One of the hats I wear here is as the editor of the Simply Measured blog. In this role, I analyze our content and social promotion on a weekly basis.
I decided to mix it up a bit to make sure I wasn’t making those same assumptions. Over the next couple of weeks, I’ll be publishing a series of posts about challenging assumptions as a part of the social planning process, and finding different ways of looking for insight.
Looking for the Unexpected
Like most marketers, I have a personal Twitter account. I mainly use it to get news and educational content, connect with interesting people, troll celebrities, and tell awful jokes that don’t land. But, like most marketers, my personal Twitter account also becomes a channel for the content my team produces at Simply Measured. In our case, it’s content about social analytics, but regardless of the topic, as a marketer it’s almost impossible to keep work and personal Twittering separate.
I share a lot of content on Twitter: Our podcast, blog posts, studies, white papers, company news, you name it.
And while I continually analyze the success of our branded content distribution channels, I never look into my own profiles. What, I wondered this morning as I was stirring the fruit into my delicious cup of greek yogurt, can I learn about my own audience and our Simply Measured content by looking at the social analytics surrounding my own handle?
If you are new to social or aren’t in the habit of conducting regular analysis of your brand on social media, this process can (and should) be applied to any account. If you’re just looking for a fresh lens, try this on a non-brand account or a competitor’s Twitter handle. You might learn something you didn’t anticipate.
Validate Your Audience
The first step is to make sure you don’t have false assumptions about your current audience. By analyzing the profiles of your followers, you can determine if their interests align with your business.
While outliers like Taye Diggs and Melissa Joan Hart follow me (which I promise isn’t a #humblebrag…they follow everyone), the vast majority of my audience works in the social marketing or digital marketing space. This is a good indicator that many of them would be interested in Simply Measured content and fall into our target demographic.
Try to pair your assumptions with a second source. Many of the users that follow me are Klout experts in social media, marketing, and other relevant topics. If I were to find that the majority worked in the pharmaceutical industry, for example, I might want to rethink my approach.
This audience analysis is important to do regularly so you’re on top of shifts as they happen, and not months down the road when it could adversely impact work you’ve already done.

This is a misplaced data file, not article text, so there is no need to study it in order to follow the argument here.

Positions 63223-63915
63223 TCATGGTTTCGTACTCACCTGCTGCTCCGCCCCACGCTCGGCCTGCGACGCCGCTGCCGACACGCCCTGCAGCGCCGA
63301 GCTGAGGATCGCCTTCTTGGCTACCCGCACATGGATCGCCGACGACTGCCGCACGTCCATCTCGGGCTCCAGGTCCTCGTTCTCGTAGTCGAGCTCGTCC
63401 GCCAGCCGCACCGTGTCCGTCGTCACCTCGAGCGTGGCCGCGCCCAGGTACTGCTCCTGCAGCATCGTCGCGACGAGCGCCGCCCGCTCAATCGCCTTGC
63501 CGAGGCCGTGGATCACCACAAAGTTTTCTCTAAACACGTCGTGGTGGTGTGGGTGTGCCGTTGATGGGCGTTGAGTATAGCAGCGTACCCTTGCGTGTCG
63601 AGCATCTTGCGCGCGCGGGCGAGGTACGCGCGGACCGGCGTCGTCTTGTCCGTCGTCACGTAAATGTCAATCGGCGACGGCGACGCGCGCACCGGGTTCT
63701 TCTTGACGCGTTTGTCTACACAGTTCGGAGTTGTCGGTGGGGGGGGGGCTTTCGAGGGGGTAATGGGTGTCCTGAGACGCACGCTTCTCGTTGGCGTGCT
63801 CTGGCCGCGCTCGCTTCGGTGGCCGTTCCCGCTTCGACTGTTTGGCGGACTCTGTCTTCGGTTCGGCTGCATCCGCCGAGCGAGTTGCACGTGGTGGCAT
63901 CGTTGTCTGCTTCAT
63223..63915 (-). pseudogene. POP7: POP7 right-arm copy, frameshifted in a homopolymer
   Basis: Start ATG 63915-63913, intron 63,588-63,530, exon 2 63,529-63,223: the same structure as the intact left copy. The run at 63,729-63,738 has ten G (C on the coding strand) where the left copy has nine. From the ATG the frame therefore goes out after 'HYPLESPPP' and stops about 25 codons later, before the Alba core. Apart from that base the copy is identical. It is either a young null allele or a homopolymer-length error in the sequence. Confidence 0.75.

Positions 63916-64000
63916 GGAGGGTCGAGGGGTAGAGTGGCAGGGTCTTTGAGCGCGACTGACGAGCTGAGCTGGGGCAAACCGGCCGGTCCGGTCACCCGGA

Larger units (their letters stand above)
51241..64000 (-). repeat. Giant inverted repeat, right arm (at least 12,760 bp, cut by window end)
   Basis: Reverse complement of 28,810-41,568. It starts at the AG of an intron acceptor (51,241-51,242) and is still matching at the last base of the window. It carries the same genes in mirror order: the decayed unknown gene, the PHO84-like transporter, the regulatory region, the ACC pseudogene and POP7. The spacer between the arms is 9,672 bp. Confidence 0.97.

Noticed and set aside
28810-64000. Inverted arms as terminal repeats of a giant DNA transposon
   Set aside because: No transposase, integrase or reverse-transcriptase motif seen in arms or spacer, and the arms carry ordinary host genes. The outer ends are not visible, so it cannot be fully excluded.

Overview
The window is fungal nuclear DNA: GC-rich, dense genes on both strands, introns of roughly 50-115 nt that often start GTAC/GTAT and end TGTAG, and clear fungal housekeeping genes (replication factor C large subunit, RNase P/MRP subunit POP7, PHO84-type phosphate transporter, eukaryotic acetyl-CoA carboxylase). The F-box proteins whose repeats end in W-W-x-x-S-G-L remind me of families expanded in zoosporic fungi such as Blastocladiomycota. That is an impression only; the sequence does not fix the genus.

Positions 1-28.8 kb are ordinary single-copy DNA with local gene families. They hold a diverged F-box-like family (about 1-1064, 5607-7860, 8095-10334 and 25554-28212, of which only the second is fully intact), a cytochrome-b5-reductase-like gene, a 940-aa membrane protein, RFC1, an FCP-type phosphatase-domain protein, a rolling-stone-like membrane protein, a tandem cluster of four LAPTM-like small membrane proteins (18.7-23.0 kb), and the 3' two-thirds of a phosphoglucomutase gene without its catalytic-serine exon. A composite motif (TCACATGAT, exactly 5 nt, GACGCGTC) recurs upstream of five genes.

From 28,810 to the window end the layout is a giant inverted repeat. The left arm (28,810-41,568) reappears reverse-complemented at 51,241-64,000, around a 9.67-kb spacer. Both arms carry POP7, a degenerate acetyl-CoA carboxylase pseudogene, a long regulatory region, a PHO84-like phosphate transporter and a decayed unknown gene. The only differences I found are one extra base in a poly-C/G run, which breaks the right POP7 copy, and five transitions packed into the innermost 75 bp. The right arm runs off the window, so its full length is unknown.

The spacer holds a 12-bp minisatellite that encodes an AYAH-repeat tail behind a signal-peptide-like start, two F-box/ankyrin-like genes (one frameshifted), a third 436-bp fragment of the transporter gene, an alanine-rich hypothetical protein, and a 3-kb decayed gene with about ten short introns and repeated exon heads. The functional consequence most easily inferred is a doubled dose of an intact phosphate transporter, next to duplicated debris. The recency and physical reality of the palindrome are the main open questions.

Identify Engagement Trends
Since I’ve already validated the assumption that my audience is in line with our company’s audience, I can learn a lot about these users by the way they interact with me on Twitter.
The post-lunch boredom seems to be strong amongst my followers, and since they align with our company audience, I’ll pass this info on to our community manager. She conducts these types of analyses on our company account all the time, but this could give us some valuable insight about our employee engagement programs, since their followers will likely share characteristics with mine.
Look for Outliers
Looking at engagement spikes is a great way to identify when tactics were successful. One of the ways I like to make this more relevant is by breaking engagement down by type.
Looking at this specific chart, I see that I had three distinct spikes. The third seems to be driven by an influx of sent Tweets (sometimes I rant about things), but the first two are a different story. The first spike is driven almost exclusively by mentions, and the second spike is driven mainly by favorites. This gives me a great starting point for content analysis.
Looking for Content Trends
My highest-engaging content is Seahawks-related. I wrote a weekly post on the Seahawks website and our designer Matt and I put together a weekly infographic about the Seahawks on social media. The pain is still too real for me to focus on that.
When analyzing a personal account, not everything you Tweet about will be relevant. Filtering through the noise is necessary, just as it is with any type of analysis.
In this case, I chose to look less at the traditional engagement metrics like Retweets, @mentions, and favorites, and instead focus on bitly clicks.
I’m not a Twitter influencer by any means. I have a modest following and only post an average of 11 times per day, but I noticed that while I don’t have a lot to look at in terms of engagement metrics, the links I share drive a significant amount of traffic.
Of the Tweets that drove the highest number of non-Seahawks related clicks, the top three were related to our podcast.
Since this is a new media type for us, the fact that there’s interest from a highly relevant audience is valuable for my team. This is frankly something that concerned us. New media types can be difficult to gauge since you don’t have a predictable baseline to help you determine value.
The fact that the tongue-in-cheek, “human” aspect is what drew people in with this Tweet will be something we consider during our promotion in the future as well.
While you shouldn’t expect lightning to strike through your analysis, the directional insight can pop up where you might not expect it, and give you new tactics to experiment with. Be sure to subscribe to the Simply Measured blog and follow us on Twitter so you can stay in the loop as I continue this series next week.
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